Calder Quartet, pianist Frank Glazer to perform

The Calder Quartet, a string ensemble praised for its bold programs and technical excellence, will be joined by leading Maine pianist Frank Glazer for a concert spanning 140 years of music at 8 p.m. Friday, May 4, in Bates College’s Olin Arts Center Concert Hall, 75 Russell St.

The concert is open to the public at no cost, but tickets are required. For more information, please call 207-786-6135.

The Calder Quartet will perform Maurice Ravel’s String Quartet, premiered in 1904; String Quartet No. 1 by Christopher Rouse, completed in 1982; and, with Glazer, Johannes Brahms’ dynamic Piano Quintet in F minor, Op. 34, completed in 1866.

The Calder Quartet takes a cue from its namesake, the great visual artist Alexander Calder, by boldly seeking new ways to stretch the capabilities and definition of a string quartet. Praised for its “splendor and substance” by an LA Weekly reviewer, the foursome deftly balances the best of traditional repertoire with avant-garde music.

The 92-year-old Glazer, a pianist of international renown, has been an artist in residence at Bates since 1980. In a era whose pianists often strive for the gloss of mechanical precision and a big sound, Glazer instead makes all else secondary to the music’s own message.

“He has thought everything through and tried to get at the core of what the music is about. Everything he does is about that,” says colleague James Parakilas, a pianist himself and the James L. Moody Jr. Family Professor of Performing Arts at Bates. “And he has a wonderful way of making a line sing.”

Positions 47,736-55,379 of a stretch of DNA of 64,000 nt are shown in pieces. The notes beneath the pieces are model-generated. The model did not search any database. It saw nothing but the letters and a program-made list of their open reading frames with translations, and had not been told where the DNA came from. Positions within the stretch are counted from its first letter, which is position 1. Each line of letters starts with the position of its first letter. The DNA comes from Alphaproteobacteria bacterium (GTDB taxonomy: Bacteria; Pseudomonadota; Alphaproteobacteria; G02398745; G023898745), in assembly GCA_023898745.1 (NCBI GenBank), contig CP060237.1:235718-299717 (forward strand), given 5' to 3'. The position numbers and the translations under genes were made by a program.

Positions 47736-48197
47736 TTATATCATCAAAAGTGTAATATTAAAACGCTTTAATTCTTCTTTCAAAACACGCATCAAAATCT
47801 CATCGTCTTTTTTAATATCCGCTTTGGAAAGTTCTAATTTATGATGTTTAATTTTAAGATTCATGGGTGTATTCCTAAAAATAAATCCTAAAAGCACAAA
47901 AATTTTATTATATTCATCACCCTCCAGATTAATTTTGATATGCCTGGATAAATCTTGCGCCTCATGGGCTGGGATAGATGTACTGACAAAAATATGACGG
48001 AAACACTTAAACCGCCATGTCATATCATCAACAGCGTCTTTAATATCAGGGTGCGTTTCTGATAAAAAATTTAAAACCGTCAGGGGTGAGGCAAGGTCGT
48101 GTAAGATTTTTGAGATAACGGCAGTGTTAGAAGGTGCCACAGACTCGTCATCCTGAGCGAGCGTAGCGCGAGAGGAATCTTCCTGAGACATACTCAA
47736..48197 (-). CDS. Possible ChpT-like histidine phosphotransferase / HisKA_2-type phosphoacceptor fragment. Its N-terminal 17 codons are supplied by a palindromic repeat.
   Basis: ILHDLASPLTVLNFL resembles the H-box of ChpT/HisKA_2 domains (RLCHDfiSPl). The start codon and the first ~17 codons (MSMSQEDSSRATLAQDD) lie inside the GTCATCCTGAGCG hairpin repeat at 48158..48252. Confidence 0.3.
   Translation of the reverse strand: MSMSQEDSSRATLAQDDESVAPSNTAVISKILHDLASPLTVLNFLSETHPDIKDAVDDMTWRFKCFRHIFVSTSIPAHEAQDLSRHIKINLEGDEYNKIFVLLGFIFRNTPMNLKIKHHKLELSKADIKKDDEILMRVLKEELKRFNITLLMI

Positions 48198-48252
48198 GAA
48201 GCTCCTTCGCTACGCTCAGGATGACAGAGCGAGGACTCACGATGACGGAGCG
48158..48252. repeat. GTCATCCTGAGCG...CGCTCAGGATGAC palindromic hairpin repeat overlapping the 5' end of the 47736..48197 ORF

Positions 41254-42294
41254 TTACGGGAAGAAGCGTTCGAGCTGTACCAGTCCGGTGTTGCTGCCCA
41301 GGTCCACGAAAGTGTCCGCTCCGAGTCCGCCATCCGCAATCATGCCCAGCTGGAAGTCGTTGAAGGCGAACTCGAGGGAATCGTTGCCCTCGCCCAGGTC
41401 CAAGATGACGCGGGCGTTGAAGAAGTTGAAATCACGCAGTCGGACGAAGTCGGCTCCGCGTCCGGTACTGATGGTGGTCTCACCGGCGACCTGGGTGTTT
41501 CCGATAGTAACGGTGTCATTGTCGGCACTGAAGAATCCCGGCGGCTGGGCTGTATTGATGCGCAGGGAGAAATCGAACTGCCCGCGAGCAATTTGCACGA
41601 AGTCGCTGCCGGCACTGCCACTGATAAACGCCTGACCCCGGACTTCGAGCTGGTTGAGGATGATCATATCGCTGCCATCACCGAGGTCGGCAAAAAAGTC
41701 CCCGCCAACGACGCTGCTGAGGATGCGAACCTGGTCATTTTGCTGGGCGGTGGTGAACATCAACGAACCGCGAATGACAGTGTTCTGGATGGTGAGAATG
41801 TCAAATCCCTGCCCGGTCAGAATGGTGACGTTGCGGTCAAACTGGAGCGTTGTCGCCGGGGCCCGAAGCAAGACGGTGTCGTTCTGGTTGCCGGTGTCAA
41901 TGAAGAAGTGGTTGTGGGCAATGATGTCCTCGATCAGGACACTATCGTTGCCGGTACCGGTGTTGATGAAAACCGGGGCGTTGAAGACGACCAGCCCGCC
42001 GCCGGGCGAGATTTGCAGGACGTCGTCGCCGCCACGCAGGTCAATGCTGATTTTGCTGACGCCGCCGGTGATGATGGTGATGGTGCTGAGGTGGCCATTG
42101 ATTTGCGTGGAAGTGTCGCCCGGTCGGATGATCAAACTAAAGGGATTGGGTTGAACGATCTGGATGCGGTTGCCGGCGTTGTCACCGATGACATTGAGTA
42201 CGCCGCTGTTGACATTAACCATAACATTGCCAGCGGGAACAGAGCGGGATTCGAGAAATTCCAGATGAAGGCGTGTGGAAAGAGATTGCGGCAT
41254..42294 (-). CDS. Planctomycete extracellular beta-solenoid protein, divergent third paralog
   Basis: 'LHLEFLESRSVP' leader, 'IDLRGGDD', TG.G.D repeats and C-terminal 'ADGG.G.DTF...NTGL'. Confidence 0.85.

This season, the Calder Quartet has served as The Juilliard School’s graduate resident quartet, one of the school’s highest distinctions. The group also continues a relationship with the Colburn School in Los Angeles, where they participate in the Colburn Chamber Artists Series, and with the Carlsbad Music Festival, an alternative classical music festival in Carlsbad, Calif., that the Calders co-founded with composer Matt McBane.

The group has performed debuts with the Washington Performing Arts Society’s Kreeger String Series at the Kennedy Center, the Mostly Mozart Festival at Lincoln Center for the Performing Arts and San Francisco Performances. Last season, at the Los Angeles Philharmonic’s “Minimalist Jukebox” festival, the Calders worked with composer Terry Riley, offering performances of his early string chamber that led Los Angeles Times critic Mark Swed to call the ensemble “stunning.”

Guest artists who have appeared with the quartet include pianists Claude Frank and Anne-Marie McDermott, two-time Grammy Award-winning guitarist Sharon Isbin, flutist Ransom Wilson, harpist Nancy Allen, violinist Robert McDuffie and mandolinist Mike Marshall.

A Topsham resident, Glazer brings to the concert stage a long and highly distinguished career that includes numerous recordings, solo recitals and performances with orchestras and chamber ensembles, including the New England Piano Quartette, of which he was a founder.

In October 2006, Glazer celebrated the 70th anniversary of his 1936 New York City debut by performing the same program at Bates.

He taught at the Eastman School of Music for 15 years before coming to Maine with his wife, Ruth, in 1980. The couple founded the Saco River Festival, held in Cornish every summer. Ruth Glazer passed away in 2006.

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